Category Archives: Trail Maintenance

Notes from the field: Dealing with the Devil

The Devil’s Path, Indian Head Project

Thank you, Hurricane Sandy: what had once been an interesting and challenging scramble had, over the years become an all but impossible spot to negotiate. Fallen trees combined with a large rock ledge to create the perfect storm of a mess. The DEC operations crew removed the downed trees and made the area passable once more, but ultimately the decision was made to improve the treadway in that spot.

blowdown from Sandy on the Devil's Path
blowdown from Sandy on the Devil’s Path

I know what you’re thinking: difficult scrambles make the Devil’s Path what it is – a tough and exciting trail to hike. No argument here. But when an area on a popular trail becomes too difficult for folks, they start seeking alternative ways around… and that can be a problem. In a sensitive, high elevation ecosystem, making the trail the most attractive place to put your boots has real merit. Besides protecting slow-growing and unusual plants and limiting the impact on bird nesting habitat, a well-designed trail with good tread prevents erosion and holds up to heavy use. The Devil’s Path is a backpacker destination, and every weekend sees hordes of heavily laden back country campers huffing and puffing up these pitches. Making the trail the best option is worth the effort.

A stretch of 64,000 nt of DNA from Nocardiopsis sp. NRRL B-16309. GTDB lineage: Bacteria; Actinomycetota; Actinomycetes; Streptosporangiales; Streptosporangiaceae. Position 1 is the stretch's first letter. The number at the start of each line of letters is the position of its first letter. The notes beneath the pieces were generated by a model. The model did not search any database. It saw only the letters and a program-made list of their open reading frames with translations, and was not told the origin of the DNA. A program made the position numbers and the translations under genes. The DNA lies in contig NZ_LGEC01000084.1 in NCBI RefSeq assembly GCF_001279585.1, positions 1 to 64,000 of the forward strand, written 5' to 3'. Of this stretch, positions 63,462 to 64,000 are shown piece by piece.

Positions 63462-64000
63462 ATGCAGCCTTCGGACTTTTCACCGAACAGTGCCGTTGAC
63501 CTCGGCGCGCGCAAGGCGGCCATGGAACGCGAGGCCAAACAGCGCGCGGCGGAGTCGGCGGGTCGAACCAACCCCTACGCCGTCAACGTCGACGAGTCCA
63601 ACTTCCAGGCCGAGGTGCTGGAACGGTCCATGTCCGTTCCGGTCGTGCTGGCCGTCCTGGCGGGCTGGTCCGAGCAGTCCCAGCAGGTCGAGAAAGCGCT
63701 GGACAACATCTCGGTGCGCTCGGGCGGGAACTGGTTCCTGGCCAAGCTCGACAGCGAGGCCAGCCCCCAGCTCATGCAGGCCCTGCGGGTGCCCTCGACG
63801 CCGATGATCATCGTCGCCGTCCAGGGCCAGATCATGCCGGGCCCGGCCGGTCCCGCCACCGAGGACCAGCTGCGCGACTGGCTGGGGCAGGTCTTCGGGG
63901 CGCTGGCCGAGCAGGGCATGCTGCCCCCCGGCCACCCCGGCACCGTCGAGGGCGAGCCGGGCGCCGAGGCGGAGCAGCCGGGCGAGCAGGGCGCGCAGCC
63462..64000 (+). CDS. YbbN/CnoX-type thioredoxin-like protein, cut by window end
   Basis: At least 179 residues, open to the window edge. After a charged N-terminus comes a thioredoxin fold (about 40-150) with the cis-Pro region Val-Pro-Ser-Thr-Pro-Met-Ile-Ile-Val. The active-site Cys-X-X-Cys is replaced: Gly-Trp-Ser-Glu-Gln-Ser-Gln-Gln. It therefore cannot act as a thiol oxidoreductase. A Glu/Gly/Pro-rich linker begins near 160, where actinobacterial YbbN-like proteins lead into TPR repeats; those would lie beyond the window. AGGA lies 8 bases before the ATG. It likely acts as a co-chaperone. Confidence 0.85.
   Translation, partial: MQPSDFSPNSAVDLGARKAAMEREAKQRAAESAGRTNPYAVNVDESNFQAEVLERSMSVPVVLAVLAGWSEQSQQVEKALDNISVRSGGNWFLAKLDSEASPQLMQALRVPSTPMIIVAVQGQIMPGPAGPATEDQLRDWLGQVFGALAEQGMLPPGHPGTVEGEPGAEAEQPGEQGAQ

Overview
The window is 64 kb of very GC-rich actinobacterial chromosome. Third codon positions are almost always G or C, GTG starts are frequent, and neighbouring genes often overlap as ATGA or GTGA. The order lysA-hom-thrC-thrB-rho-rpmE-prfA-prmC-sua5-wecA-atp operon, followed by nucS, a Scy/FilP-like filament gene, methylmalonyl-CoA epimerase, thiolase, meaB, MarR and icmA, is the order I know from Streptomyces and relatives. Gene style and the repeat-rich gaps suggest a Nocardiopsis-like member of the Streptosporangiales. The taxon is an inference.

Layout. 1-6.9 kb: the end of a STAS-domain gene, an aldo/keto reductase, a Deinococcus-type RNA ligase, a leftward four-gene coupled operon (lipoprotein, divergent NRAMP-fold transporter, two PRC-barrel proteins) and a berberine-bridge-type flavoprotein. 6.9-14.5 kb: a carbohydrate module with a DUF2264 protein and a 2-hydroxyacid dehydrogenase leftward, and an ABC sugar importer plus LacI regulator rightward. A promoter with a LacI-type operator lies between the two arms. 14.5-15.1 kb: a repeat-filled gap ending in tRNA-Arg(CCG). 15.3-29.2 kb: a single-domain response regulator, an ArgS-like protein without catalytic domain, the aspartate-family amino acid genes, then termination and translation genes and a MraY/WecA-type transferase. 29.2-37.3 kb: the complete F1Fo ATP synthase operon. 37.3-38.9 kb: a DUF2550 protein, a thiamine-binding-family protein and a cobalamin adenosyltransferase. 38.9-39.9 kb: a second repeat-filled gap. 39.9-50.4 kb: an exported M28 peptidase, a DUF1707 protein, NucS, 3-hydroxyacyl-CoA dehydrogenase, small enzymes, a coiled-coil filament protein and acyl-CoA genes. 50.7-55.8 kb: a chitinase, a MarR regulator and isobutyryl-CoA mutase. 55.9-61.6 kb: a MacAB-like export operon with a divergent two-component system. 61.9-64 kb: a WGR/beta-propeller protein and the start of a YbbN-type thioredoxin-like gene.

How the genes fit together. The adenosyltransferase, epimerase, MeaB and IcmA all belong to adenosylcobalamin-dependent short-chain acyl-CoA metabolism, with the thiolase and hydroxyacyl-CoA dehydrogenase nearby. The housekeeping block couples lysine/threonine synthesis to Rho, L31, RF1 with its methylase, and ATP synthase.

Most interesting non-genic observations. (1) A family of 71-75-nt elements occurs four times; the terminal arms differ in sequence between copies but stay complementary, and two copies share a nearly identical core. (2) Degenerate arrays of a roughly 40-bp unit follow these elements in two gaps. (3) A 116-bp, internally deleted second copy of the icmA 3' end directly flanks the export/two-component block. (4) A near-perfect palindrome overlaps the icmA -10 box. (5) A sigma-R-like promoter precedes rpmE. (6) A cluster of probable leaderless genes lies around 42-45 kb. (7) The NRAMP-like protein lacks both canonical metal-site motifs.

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Cal Johnson and the SCA intern crew, plus canine assistant

The instructions to volunteer team leader Cal Johnson were simple: improve the tread without sacrificing the rugged and wild quality of the trail. Do not attempt to tame the Devil’s Path! Two full work days and 4 interns later, the tread improvement project has been completed. Five rock steps were installed in the lower area, approaching the ledge. The footing is solid and secure, and the area is still challenging but doable. You will still need to lift small dogs and children, but the rest of us human and canine hikers will be able to manage just fine. Oh, and did I mention that it looks great?

halfway finished!
halfway finished!